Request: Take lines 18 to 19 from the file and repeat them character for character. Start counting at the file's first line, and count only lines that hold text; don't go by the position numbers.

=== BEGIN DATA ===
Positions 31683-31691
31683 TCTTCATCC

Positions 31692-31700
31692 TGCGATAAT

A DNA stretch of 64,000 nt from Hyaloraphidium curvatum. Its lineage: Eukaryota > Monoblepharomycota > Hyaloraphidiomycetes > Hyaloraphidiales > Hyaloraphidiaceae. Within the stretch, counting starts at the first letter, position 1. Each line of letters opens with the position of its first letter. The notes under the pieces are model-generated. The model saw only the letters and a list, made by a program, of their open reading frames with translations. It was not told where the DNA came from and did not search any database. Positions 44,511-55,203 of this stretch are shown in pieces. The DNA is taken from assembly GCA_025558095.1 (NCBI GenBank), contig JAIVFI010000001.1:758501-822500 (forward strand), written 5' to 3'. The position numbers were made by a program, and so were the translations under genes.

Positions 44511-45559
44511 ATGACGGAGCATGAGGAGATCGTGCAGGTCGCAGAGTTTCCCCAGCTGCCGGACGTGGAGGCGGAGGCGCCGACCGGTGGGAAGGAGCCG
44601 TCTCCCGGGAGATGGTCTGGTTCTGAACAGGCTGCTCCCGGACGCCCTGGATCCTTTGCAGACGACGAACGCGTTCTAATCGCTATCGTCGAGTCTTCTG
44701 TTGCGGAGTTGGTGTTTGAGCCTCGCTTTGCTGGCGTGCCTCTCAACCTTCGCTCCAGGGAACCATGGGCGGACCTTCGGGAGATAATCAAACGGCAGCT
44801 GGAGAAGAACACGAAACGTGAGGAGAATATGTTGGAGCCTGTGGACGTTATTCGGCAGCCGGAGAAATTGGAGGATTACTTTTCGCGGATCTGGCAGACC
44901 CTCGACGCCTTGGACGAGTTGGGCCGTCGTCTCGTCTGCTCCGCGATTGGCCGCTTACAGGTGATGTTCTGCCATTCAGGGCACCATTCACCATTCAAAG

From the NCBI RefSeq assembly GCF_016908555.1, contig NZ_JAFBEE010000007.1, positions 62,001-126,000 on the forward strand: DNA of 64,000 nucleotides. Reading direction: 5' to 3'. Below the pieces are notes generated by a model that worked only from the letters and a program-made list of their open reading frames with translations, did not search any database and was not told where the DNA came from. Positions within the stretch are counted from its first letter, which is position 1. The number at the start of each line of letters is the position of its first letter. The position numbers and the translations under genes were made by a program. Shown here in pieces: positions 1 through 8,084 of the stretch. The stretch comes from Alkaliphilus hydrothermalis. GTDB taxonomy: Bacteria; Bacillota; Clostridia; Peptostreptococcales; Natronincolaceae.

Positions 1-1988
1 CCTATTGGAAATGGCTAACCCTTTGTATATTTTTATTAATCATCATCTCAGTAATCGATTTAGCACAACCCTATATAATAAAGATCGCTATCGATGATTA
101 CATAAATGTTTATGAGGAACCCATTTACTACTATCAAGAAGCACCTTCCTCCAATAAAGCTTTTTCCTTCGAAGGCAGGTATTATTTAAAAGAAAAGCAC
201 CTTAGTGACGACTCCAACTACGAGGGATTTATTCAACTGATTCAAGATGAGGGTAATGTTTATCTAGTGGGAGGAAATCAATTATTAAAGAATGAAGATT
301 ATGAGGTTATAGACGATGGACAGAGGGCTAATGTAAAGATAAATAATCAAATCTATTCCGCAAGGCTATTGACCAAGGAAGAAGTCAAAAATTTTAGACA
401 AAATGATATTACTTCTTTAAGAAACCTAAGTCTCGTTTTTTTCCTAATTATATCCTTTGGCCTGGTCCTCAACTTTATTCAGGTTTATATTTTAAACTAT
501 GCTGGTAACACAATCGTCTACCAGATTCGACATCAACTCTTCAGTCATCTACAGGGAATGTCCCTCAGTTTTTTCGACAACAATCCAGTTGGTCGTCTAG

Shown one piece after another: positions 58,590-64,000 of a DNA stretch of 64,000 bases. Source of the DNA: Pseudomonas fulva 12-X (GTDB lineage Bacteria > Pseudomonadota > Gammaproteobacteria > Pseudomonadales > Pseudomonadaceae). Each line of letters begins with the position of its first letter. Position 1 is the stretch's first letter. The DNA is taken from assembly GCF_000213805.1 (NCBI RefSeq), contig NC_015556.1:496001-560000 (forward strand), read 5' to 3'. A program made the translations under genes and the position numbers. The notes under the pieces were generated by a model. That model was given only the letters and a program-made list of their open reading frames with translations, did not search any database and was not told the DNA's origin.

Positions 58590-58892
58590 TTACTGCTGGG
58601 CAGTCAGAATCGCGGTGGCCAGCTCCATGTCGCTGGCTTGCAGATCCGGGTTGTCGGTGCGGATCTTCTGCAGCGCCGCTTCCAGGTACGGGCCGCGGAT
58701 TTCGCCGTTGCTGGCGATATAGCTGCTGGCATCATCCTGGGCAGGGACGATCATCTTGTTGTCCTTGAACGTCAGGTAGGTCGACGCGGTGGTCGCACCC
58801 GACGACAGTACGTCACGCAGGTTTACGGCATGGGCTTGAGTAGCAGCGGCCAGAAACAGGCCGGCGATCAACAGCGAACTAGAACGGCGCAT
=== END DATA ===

401 AAATGATATTACTTCTTTAAGAAACCTAAGTCTCGTTTTTTTCCTAATTATATCCTTTGGCCTGGTCCTCAACTTTATTCAGGTTTATATTTTAAACTAT
501 GCTGGTAACACAATCGTCTACCAGATTCGACATCAACTCTTCAGTCATCTACAGGGAATGTCCCTCAGTTTTTTCGACAACAATCCAGTTGGTCGTCTAG